SIMPLE CAR CARD SYSTEM As used on the
N Scale TJH Railroad Using a simple one-card-per-train system, Tom Driscoll and his operators get hours of operating pleasure out of his Thomasville, Joyce Junction, & Heatherton Railroad.
have devised a what I feel is a simple card system for my TJ&H Railroad that allows quick, easy operation and makes setup a snap. This system allows my crew and me more time running trains and less time looking for car numbers and doing paperwork. I also find this system to be easier on my 50-year-old eyes, which is a bonus when modeling in N scale. To keep this system simple, a boxcar is a boxcar. If we’re delivering a boxcar, then any boxcar will do. Again, in the interest of simplicity, we identify all cars by type and commodity. With my system, we refer to cars by their type plus their load such as coal hoppers, gondolas of steel, lumber flats, etc.
Page 79 • Jan 2012 MRH
Simple car card system, page 1
“We Can Ca Train # 03 rry You” Local Sw itc Engines Pic hing k 1 or 2 CAB #1 Special Ord Caboose # ers NO Pick 1 Yard w ork NO 1) Sw itch C ars to desti nations as side of this noted on th card. e other
Special Ord e
We never need to be concerned with car numbers in this system. This simplicity does not prevent us from getting specific and indicating a Hy-Cube boxcar or a boxcar of lumber. In the special car type case like this, we identify the car by listing “extra tall markings” or by specifying a certain company logo that’s needed on the car so that it clearly identifies the contents. Examples of this might include a Boise Cascade box for lumber or Pacific Fruit Express reefer for fruit. For open top cars (gondola, hopper, flat), we specify them by the load that can be seen, for instance steel, pipe, scrap, gravel, or coal.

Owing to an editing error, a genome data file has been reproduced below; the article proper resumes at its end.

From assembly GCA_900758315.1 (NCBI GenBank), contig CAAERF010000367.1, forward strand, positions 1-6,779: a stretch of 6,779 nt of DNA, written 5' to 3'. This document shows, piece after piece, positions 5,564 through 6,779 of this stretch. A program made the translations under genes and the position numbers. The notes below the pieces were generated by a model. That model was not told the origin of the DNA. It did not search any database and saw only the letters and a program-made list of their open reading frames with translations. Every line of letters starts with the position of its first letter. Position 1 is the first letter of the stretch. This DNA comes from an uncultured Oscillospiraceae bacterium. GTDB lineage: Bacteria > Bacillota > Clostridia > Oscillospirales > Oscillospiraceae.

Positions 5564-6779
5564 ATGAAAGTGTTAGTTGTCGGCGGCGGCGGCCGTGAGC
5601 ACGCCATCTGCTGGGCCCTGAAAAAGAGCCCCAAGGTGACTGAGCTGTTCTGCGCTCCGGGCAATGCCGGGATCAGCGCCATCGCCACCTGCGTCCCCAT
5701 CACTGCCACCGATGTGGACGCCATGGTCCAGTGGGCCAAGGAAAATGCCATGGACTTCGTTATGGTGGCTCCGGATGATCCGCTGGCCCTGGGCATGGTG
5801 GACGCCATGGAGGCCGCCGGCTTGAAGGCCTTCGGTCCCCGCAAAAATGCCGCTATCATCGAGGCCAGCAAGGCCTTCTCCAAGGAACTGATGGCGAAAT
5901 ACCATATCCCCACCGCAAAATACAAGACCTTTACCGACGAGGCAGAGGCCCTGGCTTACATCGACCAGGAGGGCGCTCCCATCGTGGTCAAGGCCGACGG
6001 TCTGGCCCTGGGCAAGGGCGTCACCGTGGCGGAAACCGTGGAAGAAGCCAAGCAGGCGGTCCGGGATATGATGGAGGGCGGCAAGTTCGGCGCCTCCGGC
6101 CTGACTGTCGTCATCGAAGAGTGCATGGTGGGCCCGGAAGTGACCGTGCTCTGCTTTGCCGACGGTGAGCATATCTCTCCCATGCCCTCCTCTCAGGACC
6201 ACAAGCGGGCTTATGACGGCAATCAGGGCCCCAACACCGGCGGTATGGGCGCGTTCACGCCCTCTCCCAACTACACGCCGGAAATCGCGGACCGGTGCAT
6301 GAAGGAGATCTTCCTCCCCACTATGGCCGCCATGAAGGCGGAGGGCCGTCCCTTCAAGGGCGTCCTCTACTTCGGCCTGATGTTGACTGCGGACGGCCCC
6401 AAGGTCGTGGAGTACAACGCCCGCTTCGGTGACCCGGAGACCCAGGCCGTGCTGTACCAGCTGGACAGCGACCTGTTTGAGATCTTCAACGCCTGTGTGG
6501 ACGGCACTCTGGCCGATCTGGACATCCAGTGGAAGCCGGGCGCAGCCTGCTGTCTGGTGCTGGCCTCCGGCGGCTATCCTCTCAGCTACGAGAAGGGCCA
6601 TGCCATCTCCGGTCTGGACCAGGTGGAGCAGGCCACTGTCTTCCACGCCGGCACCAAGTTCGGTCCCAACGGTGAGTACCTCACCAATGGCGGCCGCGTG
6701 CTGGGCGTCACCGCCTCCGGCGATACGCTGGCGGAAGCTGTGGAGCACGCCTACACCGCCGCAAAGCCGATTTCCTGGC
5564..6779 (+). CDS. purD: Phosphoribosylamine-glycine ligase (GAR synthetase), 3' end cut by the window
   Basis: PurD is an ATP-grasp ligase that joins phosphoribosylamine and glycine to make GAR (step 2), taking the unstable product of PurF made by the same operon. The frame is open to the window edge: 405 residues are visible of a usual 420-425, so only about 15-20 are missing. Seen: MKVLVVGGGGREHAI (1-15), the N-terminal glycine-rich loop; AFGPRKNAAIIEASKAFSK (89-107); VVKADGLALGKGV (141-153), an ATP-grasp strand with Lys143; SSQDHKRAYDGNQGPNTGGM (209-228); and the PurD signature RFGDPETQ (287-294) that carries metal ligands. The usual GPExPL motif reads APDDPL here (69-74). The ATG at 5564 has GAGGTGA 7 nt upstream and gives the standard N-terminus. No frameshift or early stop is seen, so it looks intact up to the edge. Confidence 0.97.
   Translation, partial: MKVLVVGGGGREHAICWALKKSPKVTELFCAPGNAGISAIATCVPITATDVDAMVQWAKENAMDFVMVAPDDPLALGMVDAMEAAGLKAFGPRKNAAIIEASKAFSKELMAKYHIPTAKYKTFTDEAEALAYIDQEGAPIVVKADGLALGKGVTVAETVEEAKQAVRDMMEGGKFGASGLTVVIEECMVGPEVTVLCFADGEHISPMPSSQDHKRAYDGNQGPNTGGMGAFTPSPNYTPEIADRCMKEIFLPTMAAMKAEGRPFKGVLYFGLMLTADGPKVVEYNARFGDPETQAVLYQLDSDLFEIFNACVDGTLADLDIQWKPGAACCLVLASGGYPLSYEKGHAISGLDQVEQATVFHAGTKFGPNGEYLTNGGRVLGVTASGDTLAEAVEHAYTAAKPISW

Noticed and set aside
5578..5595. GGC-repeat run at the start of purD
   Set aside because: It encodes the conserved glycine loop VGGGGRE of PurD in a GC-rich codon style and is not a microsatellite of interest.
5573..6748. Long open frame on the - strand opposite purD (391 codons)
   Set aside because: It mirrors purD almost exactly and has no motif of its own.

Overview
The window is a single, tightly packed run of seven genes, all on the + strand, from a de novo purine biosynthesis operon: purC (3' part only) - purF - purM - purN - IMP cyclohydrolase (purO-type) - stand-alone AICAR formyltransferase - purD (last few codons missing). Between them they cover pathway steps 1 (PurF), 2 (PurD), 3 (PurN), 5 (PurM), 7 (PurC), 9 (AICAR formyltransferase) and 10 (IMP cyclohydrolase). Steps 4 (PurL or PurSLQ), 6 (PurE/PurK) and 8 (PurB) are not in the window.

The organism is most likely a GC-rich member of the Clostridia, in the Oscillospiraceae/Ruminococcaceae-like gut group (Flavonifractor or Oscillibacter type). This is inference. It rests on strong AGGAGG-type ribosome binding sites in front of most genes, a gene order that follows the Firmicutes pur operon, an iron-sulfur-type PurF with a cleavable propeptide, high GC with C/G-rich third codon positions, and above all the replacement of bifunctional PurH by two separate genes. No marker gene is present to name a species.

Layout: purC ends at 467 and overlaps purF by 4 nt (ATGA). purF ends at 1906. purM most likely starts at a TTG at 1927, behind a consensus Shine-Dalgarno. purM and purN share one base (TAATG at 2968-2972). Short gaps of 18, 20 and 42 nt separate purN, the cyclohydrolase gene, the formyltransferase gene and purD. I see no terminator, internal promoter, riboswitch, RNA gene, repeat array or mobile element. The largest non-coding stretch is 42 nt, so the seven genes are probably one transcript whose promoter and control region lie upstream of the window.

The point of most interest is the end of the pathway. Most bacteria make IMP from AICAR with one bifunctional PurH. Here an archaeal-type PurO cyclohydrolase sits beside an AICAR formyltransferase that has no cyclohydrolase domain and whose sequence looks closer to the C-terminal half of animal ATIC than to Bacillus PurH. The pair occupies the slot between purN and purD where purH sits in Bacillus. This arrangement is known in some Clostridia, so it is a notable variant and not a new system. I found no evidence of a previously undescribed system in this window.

by Tom Driscoll Photos and illustrations by the author unless otherwise noted.
S1 – Card 5
Figure 1: Here’s an example of the front of a card in my system. The back of the card has the train consist specifics. One card does it all!
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System Overview The system uses cards that are 4X6 card stock that can be run through a computer printer. I make the data on the cards using a combination of Microsoft Word and Excel. Each card
represents one train, with what cars are needed for the train on the front (figure 1), and where the cars are to be delivered/picked up on the back (figure 2).
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